MANILA, November 14. /TASS/. New US sanctions will not fundamentally impair Russia, its economy has adapted itself to restrictive measures, while the government has the necessary array of solutions in case of surprises, Russian Prime Minister Dmitry Medvedev told reporters following his participation in the ASEAN summit and the East Asia Summit (EAS) in the Philippines.
"Let’s see what decisions they will make [within the framework of the implementation of the law on anti-Russian sanctions]. Anyway, we are ready for various kinds of restrictions," he said. According to Medvedev, "our economy has adapted itself" to living amid the general economic crisis and external restrictive measures. "So, nothing fundamentally new will happen, but we have the means of influencing the situation… The government has the necessary array of solutions, which can be used in case of any surprises," Medvedev concluded.
The fact that the sanctions have been imposed is "regrettable," as they create "an unacceptable level of relations with the US," Medvedev stressed. "All that has nothing to do with either individuals or anything else," the prime minister said.
He noted though that "the economy is stronger than numerous political decisions." "They impose all kinds of sanctions trying to infringe upon our interests or block our work somewhere. However, on the other hand, businesses want this [cooperation]," Medvedev noted. According to the Russian premier, the trade turnover between Russia and the US has grown recently in spite of the sanctions.
According to Medvedev, "if some of the tools of this law [US Russia sanctions bill] are used, that will affect, above all, European businesses, the interests of the European Union’s citizens," which will eventually "create tensions in the European markets, because some projects will not be implemented." "There can be some other changes, including in terms of prices," he noted.
The Russian premier stressed that the sanctions law is a tool of competition - "to promote liquefied gas supplies from the United States to the European market, and in violation of competition rules at that, and this factor cannot be overlooked either."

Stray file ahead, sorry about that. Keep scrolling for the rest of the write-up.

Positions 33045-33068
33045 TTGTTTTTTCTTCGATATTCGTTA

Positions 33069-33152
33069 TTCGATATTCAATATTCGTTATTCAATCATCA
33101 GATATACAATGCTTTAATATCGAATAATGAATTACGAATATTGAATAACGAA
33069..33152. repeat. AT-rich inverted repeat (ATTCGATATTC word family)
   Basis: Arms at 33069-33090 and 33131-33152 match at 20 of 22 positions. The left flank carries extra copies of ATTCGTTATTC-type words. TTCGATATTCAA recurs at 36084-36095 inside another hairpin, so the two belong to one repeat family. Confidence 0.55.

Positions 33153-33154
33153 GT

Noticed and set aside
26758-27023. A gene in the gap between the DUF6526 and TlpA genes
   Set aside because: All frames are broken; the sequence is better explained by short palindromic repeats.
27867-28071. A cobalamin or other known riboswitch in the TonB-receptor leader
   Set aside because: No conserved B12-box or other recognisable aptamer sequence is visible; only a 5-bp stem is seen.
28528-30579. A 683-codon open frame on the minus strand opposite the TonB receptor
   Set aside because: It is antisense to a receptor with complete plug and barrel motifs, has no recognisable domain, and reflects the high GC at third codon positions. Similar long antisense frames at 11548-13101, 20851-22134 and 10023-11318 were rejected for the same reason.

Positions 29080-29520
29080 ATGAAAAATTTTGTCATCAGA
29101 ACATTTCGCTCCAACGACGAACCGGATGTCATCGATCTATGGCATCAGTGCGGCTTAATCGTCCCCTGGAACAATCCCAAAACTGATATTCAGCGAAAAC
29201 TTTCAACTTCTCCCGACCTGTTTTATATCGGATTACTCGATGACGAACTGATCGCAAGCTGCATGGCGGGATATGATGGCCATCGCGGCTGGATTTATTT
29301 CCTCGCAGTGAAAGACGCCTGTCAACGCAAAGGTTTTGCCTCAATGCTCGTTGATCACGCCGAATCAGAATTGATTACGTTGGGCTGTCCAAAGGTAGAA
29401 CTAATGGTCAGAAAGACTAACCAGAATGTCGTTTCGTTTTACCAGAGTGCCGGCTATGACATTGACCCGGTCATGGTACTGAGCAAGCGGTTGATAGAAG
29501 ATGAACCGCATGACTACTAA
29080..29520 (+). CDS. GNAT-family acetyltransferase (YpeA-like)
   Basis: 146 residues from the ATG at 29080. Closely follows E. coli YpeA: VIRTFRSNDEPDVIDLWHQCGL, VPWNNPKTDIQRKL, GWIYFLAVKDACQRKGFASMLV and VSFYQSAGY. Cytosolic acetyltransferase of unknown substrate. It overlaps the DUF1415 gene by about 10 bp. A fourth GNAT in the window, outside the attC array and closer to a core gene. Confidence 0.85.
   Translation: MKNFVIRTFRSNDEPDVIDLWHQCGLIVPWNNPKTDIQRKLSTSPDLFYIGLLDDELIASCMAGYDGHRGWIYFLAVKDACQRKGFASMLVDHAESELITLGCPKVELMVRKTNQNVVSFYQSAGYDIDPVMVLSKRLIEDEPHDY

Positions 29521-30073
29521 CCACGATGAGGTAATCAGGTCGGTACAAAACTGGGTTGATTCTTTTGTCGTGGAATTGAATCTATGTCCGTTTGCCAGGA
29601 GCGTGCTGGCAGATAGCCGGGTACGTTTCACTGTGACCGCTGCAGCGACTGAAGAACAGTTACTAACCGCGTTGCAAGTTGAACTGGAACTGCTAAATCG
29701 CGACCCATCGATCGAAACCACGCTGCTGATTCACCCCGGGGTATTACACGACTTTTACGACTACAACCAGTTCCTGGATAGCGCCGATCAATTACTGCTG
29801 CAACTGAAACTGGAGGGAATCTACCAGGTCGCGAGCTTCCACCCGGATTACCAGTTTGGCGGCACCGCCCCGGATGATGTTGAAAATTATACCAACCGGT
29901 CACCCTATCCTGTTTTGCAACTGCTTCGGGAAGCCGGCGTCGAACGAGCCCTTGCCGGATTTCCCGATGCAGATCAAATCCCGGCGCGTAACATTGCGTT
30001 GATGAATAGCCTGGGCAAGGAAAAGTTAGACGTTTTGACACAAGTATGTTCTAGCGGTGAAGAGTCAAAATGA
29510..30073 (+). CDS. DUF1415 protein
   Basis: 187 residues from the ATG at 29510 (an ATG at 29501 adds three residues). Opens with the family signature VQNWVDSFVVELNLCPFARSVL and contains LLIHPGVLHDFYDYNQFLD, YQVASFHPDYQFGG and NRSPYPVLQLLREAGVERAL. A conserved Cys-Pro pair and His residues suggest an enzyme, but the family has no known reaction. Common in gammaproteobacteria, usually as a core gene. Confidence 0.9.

According to the Russian prime minister, before the United States adopted a new sanctions law in the summer of 2017, the US government was eligible to remove such restrictions, but now a congressional decision is necessary. "Actually, it means that the sanctions are being perpetuated. We can draw a parallel to the Jackson-Vanik amendment, though the scope of the new law is much wider, because in order to cancel these decisions, a new law will have to be adopted," Medvedev noted.
Medvedev said he met and contacted with US President Donald Trump at the gala dinner during the summit on November 12 in the Philippines.
"For the first time, I met at such event with the incumbent US president, we communicated during the dinner in honor of the 50th anniversary of ASEAN. As President Donald Trump sat almost next to me, we could communicate and talk," Medvedev told reporters.
Medvedev said he has good impression after communicating with Trump, but Russia-US relations worsen every day. Medvedev said the sides discussed various issues of history of relations between the two countries. "This is good. The bad thing is that despite having contacts and a chance to discuss some issues, our relations keep deteriorating every day. They have reached the lowest point over the past dozens of years," Medvedev told reporters. The Russian prime minister noted that he remembers well the situation in the relations between the Soviet Union and the US in late 1970s and early 1980s. "Frankly speaking, I’m not sure that our relations then were worse," he said, noting that there were no laws on sanctions against the states that are Washington’s enemies.
Medvedev said he is certain new US sanctions will not fundamentally harm Russia. Medvedev said he shares the opinion of President Vladimir Putin about the general impression from communicating with Trump, saying that he is "an open and well-wishing person, with whom it is comfortable to speak about different issues." "Among other things, we [discussed] the history of our relations with the United States, World War II, and some other moments."